Elizabeth Bray: Does university hold the same worth?

Shouldn’t an outbreak in halls have been predicted?

Shouldn’t an outbreak in halls have been predicted? - Credit: Getty Images/iStockphoto

Since students began to return to university in late September, there have been a consistent thread of headlines and articles commenting on the event with all but three words in common: booze, coronavirus and spike.

Next to the ‘increase of coronavirus cases’ is ‘Scottish university students told not to go to pubs’.

Albeit, hundreds of students are having to self-isolate due to outbreaks in the university accommodation but it is more notable to state, in the words of Mary Senior of the University and College Union: “Shouldn’t we question the motives of universities in bringing students back to campus?”

Student accommodation ‘provides important commercial income for universities’ and ‘cross subsidies teaching’.

Shouldn’t an outbreak in halls have been predicted? Young people are annually encouraged to seek out higher education, this year being no different, but now the students are becoming scapegoated.

In the media especially, the majority of students are illustrated as party-hungry hooligans who disregard the threat of Covid for the sake of socialising.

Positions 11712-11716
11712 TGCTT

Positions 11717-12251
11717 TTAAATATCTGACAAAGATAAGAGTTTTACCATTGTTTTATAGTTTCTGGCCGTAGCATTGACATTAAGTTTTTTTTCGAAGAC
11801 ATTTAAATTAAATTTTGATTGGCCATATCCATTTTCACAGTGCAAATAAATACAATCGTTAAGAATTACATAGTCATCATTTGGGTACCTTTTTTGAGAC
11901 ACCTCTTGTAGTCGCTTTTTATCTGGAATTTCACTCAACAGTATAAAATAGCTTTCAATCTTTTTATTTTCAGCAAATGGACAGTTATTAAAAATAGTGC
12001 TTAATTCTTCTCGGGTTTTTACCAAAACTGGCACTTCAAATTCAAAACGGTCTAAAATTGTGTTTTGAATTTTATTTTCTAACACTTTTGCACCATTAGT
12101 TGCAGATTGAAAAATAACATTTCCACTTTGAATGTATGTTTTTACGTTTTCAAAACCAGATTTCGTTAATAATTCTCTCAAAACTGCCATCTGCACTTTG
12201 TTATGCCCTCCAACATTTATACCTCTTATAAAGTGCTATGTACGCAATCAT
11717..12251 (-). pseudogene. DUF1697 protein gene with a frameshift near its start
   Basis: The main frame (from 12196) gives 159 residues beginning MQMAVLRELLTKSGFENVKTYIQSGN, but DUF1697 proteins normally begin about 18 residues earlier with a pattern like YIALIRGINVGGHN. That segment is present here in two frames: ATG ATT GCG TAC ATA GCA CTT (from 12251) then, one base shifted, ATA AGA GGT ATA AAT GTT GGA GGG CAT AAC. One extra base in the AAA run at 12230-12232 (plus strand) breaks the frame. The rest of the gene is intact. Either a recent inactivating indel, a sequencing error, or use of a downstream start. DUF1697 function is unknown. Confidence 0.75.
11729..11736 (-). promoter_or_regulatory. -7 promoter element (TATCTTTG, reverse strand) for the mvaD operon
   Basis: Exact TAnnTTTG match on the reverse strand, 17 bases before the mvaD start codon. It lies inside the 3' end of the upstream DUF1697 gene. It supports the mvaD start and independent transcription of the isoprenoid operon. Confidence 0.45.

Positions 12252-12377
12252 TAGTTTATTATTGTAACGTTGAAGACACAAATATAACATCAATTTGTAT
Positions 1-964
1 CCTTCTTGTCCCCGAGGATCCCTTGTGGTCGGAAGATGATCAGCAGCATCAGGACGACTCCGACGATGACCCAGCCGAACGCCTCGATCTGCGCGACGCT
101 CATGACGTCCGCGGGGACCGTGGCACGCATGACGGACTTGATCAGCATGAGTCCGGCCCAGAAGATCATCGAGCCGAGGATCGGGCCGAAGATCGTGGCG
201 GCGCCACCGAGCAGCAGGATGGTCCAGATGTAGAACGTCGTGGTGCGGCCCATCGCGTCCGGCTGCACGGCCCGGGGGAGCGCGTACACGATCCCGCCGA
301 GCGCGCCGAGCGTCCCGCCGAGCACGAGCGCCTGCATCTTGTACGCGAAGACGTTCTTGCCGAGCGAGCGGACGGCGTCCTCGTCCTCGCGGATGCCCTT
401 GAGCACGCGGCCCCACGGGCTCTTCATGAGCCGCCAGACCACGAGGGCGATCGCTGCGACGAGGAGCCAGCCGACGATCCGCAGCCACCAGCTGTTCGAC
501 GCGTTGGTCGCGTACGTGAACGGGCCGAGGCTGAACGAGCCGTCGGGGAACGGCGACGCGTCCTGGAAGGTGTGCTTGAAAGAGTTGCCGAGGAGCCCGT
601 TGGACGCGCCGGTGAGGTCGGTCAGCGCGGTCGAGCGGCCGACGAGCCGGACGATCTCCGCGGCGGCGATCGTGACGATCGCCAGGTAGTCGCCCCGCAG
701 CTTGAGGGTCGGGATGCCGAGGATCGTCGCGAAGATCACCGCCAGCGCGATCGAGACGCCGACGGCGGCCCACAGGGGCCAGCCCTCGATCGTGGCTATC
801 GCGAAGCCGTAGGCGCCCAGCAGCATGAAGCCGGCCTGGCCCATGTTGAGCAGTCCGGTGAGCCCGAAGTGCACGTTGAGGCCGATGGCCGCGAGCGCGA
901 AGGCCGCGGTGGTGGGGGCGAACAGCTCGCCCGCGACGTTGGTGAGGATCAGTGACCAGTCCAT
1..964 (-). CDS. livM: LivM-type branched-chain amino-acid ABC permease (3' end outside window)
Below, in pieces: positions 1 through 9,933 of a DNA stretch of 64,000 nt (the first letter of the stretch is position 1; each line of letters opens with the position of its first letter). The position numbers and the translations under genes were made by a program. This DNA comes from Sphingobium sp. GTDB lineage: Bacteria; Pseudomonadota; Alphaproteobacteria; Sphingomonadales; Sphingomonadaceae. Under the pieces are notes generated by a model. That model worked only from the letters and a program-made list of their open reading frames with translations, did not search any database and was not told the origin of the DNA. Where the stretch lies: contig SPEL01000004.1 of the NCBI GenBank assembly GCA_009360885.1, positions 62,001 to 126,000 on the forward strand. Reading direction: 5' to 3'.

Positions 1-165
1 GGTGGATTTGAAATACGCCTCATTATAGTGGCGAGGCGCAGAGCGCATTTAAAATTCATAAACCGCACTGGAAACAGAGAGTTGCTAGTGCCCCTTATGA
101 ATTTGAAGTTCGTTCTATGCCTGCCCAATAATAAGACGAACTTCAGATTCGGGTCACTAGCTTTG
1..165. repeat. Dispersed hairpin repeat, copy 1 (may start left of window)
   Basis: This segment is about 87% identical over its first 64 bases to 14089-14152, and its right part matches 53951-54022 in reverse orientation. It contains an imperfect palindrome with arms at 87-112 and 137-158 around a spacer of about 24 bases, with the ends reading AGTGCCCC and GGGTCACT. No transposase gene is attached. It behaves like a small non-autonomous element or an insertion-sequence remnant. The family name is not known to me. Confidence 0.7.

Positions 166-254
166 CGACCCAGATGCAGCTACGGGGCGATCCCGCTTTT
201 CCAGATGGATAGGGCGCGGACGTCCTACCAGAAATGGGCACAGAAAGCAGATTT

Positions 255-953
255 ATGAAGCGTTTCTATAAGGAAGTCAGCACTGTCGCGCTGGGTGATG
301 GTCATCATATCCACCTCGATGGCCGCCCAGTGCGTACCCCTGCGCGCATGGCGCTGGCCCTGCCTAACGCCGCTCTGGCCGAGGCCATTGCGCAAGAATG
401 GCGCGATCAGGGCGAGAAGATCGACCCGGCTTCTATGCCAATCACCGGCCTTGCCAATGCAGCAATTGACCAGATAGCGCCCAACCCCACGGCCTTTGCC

Education is business, and like everything, it is a revolving door of capitalism.

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In PMQs just last week, Boris Johnson failed to comment on this very issue and instead announced, a few days later, plans to introduce more people back into the already-fractured system of education.

No answers were given to relieve a very concerned and confused generation. Aspiring university students, like myself, are flummoxed on the university application alone, the possibility of planning for impossible situations unbeknown to us is alarming.

Young people are currently paying the full price of rent alongside the entirety of tuition fees in return for online seminars and lonely four walls - £9,250 is not the price of a pre-recorded lecture and we should not be coerced into student accommodation just to listen to them.

Supplementary to the degree, university is a social place for many young people: you are told ‘it is the best years of your life’, it is where you will meet ‘friends for life’, it is the ‘first steps of your adult life’.

Although, with this factor being unattainable for the foreseeable, does university hold the same worth? If this is to be the new norm, the price must match the product.